By ERIN ROLL
“My name is Eric LeGrand, and I truly believe I will walk again,” the Rutgers football star told a sea of red T-shirts and football jerseys in the Buzz Aldrin Middle School auditorium last week.
The football player turned motivational speaker was left paralyzed after a head injury during a game against the Army’s Black Knights football team in 2010.
His appearance at the school was part of a week-long event centered around “Week of Respect” and issues related to bullying and harassment. It also inspired the students that they can whatever they set their minds to.
LeGrand rolled out onto the stage in his wheelchair, as students cheered, applauded and waved banners.
LeGrand described the moments leading up to the game, and the long journey after through rehab and physical therapy. He shared his story of recovery with the students, including some reminders that even with his own injuries, there were other people who were not as lucky as he had been. A young woman was admitted to hospital with injuries from a car crash on the same day he was. He survived, she did not. He recalled seeing the young woman’s family and friends grieving for her.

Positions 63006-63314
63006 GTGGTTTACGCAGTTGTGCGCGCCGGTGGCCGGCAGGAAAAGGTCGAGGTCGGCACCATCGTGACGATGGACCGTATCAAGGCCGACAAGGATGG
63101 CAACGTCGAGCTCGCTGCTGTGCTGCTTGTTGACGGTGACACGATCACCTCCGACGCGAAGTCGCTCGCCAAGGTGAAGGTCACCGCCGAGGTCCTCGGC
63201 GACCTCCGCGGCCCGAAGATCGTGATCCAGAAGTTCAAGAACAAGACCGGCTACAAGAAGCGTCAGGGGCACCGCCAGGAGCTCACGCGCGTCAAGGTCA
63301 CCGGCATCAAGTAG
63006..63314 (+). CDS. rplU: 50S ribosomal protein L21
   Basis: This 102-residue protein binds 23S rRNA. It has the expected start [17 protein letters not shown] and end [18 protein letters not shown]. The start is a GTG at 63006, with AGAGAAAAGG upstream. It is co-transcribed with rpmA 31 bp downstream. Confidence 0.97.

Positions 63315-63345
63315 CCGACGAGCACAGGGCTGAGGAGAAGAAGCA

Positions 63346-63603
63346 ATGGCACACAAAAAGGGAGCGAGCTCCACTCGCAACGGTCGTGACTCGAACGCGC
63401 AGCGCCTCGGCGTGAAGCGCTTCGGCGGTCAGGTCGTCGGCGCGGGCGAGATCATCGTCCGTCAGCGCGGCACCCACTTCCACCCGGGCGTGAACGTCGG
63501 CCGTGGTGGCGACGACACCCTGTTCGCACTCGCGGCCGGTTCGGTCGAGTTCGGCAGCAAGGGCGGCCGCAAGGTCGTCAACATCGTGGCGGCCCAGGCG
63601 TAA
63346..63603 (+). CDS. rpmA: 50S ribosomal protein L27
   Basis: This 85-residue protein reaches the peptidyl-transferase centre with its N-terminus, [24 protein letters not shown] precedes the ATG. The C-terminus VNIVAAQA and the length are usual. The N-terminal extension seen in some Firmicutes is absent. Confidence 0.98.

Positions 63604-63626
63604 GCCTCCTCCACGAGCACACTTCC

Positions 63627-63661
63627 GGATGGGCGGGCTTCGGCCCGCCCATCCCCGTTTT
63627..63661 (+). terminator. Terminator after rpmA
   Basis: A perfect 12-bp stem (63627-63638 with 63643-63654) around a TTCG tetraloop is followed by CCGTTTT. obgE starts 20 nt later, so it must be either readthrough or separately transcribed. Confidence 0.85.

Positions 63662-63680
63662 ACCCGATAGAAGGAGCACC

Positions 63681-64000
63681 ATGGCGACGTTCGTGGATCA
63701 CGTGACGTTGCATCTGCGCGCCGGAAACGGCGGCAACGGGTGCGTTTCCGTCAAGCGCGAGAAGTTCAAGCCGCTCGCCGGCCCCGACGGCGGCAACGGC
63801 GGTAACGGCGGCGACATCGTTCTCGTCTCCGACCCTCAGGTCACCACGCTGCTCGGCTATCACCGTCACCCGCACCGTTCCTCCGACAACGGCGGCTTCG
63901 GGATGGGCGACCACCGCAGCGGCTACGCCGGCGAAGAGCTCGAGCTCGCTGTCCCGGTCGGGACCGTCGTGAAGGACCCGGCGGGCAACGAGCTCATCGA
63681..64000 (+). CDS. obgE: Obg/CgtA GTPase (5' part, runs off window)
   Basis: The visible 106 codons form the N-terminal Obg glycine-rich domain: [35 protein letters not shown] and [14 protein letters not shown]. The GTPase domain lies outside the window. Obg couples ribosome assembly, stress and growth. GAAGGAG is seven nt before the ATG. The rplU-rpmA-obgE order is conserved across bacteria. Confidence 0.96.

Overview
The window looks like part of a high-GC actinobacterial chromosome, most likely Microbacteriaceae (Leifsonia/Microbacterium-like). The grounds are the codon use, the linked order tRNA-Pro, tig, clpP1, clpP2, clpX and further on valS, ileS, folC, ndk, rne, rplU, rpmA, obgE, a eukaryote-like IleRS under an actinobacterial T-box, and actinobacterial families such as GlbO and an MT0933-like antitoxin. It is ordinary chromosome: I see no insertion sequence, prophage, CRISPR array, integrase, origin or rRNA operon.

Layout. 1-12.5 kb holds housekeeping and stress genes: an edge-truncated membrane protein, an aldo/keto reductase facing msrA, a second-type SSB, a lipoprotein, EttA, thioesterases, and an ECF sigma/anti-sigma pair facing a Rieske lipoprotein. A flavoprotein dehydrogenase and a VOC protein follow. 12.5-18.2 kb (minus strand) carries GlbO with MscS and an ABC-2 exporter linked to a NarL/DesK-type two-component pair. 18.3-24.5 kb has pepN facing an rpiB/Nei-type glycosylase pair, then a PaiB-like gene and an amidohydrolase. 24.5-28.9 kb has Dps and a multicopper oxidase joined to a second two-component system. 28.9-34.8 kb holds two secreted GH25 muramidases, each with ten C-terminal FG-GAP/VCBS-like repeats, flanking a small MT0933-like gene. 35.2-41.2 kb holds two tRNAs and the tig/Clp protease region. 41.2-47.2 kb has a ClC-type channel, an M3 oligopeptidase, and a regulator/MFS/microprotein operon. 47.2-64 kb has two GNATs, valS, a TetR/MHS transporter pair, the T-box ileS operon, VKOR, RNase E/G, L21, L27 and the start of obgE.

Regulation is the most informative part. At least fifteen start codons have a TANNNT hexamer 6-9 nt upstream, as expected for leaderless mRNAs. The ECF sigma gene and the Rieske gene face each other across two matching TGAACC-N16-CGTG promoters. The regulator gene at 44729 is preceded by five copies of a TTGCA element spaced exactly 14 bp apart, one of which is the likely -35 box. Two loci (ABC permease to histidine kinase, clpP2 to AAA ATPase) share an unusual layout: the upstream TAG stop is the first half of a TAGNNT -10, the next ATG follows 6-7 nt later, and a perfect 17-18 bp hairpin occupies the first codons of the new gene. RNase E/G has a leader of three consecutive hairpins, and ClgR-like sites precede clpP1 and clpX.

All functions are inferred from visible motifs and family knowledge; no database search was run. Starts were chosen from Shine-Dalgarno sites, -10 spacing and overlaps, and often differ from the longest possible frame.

He spoke of being thankful for a supportive network of family, friends and doctors, something not all people have. He recalled meeting one young woman who was, like himself, wheelchair-bound with a spinal cord injury, but she lived in a one-bedroom apartment with six other people, and she often could not leave the apartment for months at a time because the elevator in the building was not working.
He asked the Buzz Aldrin students to think about what they would do in the face of what seems like an insurmountable obstacle. “Do you run away from it, or do you face it head-on?” he asked.
“It’s the peace of mind, knowing you gave everything to be the best you can be,” he said. And he reminded the students that no matter how bad a day they might be having, someone else might be having it even worse.
LeGrand said he would like to play football again someday. He would start by going out onto the football field and lie down in the spot where he had fallen during the West Point game. And then he would stand up and walk off the field under his own power, so that he could say he’d finished the game.